The public health approach has produced safer, healthier communities from a variety of legislation and public awareness campaigns: seatbelts, car seats, helmets and smoking cessation are all good examples. The public health model works because it uses methods and measures from a variety of fields with multiple positive messages delivered over time by role models and leaders.
The movement to end domestic violence can be more effective by using the same principles and practices to address domestic violence. More information on the public health model
Adopting community level strategies that can stop violence before it occurs is important social change work. A social change framework works with the public health model by seeking to uncover root or underlying causes of behaviors at all levels of the social ecology. It asks “What conditions in the community condone and/or promote domestic violence? What strategies might change those conditions? What decreases a person’s risk of perpetrating domestic violence?” It also recognizes that oppressions are related within a social structure – racism, sexism, heterosexism, classism, adultism, ableism. Challenging where power and resources exist is key to creating a healthy community that values all members and views violence, including institutional violence, as intolerable.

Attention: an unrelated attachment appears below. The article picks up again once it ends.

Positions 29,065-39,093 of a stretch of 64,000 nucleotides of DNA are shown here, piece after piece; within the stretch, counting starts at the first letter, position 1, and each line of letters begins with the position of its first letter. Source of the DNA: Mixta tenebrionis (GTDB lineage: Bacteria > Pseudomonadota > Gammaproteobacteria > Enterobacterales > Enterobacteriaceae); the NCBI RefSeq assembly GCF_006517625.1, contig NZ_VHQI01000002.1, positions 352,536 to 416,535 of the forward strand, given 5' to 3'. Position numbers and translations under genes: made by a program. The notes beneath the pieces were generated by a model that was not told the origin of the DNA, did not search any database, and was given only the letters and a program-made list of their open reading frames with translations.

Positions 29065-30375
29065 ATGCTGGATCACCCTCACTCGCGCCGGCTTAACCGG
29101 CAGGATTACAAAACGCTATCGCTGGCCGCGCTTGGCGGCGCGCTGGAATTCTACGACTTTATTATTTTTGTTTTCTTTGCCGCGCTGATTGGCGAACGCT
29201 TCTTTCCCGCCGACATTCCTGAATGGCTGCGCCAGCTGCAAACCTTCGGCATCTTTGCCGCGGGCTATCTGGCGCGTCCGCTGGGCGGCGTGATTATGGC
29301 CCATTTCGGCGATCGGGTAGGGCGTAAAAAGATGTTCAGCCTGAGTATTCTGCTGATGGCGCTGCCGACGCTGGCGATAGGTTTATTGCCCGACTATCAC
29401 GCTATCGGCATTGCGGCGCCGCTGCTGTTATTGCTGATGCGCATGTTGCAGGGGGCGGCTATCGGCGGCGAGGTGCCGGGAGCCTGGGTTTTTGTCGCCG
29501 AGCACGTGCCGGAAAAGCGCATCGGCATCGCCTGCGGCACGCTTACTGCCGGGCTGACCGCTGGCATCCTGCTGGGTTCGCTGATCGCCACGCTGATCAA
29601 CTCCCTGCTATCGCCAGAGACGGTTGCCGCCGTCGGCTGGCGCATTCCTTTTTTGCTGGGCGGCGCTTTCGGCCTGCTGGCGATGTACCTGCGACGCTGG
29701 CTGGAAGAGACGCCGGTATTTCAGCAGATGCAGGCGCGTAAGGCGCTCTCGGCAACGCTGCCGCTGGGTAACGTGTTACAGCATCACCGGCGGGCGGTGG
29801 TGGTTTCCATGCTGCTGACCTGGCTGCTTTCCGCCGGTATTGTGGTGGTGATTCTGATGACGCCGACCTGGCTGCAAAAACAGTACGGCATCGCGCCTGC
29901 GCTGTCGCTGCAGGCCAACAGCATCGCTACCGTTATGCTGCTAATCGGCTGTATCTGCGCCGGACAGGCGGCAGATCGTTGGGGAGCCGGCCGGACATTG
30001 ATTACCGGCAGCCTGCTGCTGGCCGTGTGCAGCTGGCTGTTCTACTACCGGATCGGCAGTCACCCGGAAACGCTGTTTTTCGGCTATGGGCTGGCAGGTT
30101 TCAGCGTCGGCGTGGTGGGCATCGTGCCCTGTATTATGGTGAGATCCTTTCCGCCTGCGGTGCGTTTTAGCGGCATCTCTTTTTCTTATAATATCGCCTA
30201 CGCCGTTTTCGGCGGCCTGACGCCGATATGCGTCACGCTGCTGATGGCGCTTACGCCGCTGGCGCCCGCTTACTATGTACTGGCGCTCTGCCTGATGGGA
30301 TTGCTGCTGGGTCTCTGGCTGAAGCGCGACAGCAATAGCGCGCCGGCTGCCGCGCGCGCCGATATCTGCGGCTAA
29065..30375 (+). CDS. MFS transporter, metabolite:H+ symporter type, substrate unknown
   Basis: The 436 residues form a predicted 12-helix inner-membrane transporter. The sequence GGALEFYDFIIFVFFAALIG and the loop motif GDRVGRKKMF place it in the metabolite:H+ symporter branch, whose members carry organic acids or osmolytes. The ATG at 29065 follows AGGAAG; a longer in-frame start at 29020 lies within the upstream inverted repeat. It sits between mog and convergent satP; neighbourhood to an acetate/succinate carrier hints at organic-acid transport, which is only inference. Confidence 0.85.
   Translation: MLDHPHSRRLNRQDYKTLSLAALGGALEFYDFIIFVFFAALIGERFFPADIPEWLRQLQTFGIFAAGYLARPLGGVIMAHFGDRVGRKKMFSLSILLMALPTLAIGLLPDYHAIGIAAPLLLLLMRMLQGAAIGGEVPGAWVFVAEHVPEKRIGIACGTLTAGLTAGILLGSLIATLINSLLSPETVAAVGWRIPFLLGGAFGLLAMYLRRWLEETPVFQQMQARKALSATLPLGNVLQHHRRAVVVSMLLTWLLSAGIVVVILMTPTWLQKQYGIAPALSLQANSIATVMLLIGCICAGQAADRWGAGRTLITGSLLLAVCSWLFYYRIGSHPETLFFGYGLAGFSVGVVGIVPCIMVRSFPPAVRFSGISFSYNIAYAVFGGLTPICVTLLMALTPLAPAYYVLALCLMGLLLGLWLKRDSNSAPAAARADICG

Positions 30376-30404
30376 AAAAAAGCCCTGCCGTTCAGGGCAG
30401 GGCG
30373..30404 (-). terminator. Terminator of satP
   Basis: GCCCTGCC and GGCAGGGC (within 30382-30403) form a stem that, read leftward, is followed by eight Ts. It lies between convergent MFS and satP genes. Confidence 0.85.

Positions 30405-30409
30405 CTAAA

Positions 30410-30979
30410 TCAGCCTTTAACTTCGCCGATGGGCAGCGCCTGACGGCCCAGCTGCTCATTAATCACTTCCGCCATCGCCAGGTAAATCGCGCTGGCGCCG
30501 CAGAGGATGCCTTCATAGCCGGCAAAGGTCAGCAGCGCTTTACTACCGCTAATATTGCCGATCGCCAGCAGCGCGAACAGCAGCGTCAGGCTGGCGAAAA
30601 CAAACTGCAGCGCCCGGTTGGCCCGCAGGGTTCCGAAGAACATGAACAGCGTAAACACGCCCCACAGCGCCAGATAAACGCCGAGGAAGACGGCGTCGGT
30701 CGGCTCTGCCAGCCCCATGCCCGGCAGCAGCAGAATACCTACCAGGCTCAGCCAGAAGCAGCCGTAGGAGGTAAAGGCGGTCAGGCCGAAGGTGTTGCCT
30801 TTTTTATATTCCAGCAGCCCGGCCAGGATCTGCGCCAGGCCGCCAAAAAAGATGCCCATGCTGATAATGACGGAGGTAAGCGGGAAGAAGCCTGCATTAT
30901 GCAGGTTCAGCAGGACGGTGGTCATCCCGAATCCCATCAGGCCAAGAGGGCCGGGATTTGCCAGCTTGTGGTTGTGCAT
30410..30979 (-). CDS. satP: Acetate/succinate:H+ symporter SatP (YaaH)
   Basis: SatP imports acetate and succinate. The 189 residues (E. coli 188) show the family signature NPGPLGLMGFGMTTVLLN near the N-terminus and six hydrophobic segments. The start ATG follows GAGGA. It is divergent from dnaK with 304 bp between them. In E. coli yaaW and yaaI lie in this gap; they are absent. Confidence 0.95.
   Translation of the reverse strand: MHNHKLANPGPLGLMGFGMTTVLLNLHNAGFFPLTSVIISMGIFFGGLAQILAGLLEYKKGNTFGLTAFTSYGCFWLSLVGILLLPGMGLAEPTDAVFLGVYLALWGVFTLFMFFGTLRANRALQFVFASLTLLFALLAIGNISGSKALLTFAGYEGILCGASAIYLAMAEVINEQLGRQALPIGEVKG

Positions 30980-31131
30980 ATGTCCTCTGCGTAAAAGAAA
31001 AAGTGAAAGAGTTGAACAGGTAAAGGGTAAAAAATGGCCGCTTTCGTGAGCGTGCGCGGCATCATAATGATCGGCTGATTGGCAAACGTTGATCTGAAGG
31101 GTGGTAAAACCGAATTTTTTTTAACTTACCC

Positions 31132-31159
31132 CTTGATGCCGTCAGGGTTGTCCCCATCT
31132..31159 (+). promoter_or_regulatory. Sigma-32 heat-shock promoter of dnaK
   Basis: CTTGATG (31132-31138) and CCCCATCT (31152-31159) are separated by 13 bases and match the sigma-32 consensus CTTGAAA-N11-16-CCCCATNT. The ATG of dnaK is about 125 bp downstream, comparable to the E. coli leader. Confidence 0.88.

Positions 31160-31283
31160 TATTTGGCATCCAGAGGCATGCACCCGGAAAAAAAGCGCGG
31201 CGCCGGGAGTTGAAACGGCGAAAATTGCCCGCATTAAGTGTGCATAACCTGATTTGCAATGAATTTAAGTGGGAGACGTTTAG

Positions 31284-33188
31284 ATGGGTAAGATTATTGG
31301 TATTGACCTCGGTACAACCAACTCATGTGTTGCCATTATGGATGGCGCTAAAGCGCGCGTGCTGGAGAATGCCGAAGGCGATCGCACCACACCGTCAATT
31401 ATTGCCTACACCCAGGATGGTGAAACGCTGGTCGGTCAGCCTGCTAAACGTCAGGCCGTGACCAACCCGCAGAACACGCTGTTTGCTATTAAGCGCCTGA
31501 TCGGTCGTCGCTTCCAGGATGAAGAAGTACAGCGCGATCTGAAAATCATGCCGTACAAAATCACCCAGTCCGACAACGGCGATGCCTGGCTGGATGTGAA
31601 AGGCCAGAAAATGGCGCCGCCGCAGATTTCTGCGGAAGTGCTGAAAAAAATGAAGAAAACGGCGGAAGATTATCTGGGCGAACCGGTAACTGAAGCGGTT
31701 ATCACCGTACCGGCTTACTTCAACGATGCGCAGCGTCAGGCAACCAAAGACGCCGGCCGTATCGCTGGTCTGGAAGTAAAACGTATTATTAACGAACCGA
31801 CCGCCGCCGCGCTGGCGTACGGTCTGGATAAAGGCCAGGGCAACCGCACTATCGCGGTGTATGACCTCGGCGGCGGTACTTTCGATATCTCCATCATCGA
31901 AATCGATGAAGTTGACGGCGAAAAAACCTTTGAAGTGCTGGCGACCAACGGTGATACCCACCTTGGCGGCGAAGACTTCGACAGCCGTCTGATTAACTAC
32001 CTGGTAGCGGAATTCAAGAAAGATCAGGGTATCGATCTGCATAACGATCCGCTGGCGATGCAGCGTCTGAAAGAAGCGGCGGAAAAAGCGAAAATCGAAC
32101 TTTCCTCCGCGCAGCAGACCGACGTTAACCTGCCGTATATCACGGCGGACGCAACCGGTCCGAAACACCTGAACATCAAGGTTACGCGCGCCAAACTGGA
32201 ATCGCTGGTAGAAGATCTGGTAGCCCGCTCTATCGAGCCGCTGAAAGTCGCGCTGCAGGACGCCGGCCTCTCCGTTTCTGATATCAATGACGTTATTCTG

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A cornerstone of the public health model is the Social Ecological Model
All four levels are connected and support each other to prevent domestic violence.
- Strategies directed at individuals to change their social/cognitive skills/behaviors
- Activities meant to change the people in close relationships
- Activities meant to change environments in communities such as common social settings, groups or organizations. Schools may do so through changing the climate or conditions that allow dating violence to exist by addressing policy, training and skills of people in these settings.
- Changing societal or cultural norms through media or legislative advocacy designed to create broader, systemic social change, e.g., equal pay for equal work policies, national or statewide social marketing campaigns
Pennsylvanians’ Views on Domestic Violence: A Snapshot
In 2011, PCADV partnered with the Center for Survey Research at Penn State Harrisburg to conduct a statewide landline and cell phone survey about Pennsylvanians’ knowledge, attitudes, and beliefs about domestic violence. This survey will shape PCADV’s statewide Public Awareness Campaign and guide PCADV’s Statewide Plan for the Prevention of Domestic Violence.
- Read the Summary Report363.84 K | 7/23/2013